Anyone can set up a website and sell health products. If you order these products from dubious sources, there is no guarantee of their safety, effectiveness and quality. Some weight loss products sold on the Internet pose serious health risks because they contain prescription drugs or traces of heavy metals. Other products sold on the Internet from questionable sources, such as prescription drugs, may be counterfeit or contain ingredients other than those advertised.

Some products contain proprietary blends of ingredients. It is therefore difficult to determine the content of each ingredient or whether certain combinations of ingredients can harm health.

Use of a weight loss product that differs from that recommended on the label, except on the recommendation of a healthcare professional –

Sometimes a product is used for purposes other than those for which it is approved. Products containing extracts of the plant ephedra (or one of its active ingredients, ephedrine) and bitter orange peel (or one of its active ingredients, synephrine) are often sold to aid weight loss. However, in Canada, ephedra and ephedrine are only approved for use in decongestants (conventional or traditional herbal medicines) and homeopathic remedies. Bitter orange peel (Citrus aurantium) is used in traditional Chinese medicine to treat a variety of ailments, such as abdominal pain and constipation. It is also used in marmalade, but it is not approved for weight loss. To date, synephrine has not been approved for use in any health product. Health Canada has issued advisories regarding possible risks associated with the use of ephedra or ephedrine and bitter orange or synephrine for weight loss, including adverse cardiovascular effects. To learn more about this, see the section for more information.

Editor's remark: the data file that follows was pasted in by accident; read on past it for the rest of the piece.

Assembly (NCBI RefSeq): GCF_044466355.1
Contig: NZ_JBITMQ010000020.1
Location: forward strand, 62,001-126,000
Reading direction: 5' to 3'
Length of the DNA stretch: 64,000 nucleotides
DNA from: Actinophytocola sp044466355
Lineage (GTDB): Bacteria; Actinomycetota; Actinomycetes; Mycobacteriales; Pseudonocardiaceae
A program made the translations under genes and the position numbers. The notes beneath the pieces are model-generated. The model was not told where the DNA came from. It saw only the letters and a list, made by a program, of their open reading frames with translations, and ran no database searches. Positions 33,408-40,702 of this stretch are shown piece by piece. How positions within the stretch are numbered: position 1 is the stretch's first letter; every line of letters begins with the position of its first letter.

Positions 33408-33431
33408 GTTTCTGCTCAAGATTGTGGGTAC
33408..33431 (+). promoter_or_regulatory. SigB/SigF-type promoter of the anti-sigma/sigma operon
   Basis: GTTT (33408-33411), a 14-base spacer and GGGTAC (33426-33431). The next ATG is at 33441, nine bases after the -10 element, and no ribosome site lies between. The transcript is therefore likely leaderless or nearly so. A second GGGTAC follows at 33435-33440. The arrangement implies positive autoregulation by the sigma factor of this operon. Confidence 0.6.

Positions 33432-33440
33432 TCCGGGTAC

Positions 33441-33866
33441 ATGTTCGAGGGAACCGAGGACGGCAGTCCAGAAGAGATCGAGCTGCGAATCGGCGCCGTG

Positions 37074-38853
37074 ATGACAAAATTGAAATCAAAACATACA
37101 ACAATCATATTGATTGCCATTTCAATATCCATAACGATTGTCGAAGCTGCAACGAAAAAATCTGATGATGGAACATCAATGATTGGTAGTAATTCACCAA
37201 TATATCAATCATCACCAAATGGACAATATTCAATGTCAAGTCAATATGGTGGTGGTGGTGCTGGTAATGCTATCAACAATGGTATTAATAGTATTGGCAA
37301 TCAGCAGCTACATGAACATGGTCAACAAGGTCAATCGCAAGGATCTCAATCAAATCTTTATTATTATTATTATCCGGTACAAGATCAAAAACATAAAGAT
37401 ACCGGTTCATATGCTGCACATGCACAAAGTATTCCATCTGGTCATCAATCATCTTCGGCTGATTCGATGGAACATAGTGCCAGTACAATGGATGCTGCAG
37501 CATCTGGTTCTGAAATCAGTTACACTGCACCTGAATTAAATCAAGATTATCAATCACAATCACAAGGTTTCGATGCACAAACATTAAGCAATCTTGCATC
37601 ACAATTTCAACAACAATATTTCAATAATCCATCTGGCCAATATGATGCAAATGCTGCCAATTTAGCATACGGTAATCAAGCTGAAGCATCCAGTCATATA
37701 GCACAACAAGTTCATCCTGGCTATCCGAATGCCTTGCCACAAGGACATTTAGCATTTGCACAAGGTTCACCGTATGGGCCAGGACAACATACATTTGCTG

Stimulant laxatives (senna, cascara, aloe) may be approved for oral use, but are often purchased for unapproved use for detoxification or cleansing, a practice that is becoming increasingly popular. However, serious risks are associated with the chronic use of laxatives or the combination of different laxatives, in particular electrolyte imbalances which can affect the heart and create intestinal problems.

Impression that a weight-loss product is safe because it is “natural” –

You can extract the active ingredient from a food, concentrate it, manufacture it and sell it as a natural product. Even if the food in question poses no risk when consumed in moderation, significant risks could be associated with a much higher dose in extract form. This could also be the case with natural health products containing high concentrations of green tea extract, some of which have been linked to serious liver problems, as opposed to the drink, green tea, which is very safe.

Other Considerations

In some cases, product advertisements may contain claims that are not based on solid scientific data. For example, some advertisements may claim that a particular product promotes weight loss by suppressing appetite, stimulating metabolism, or blocking the absorption of carbohydrates or fats. While the products Health Canada has authorized for sale have been assessed and found to be safe, effective and of high quality if used for the authorized purposes, some of the unlicensed products may be unsafe, while others are downright wasteful. silver.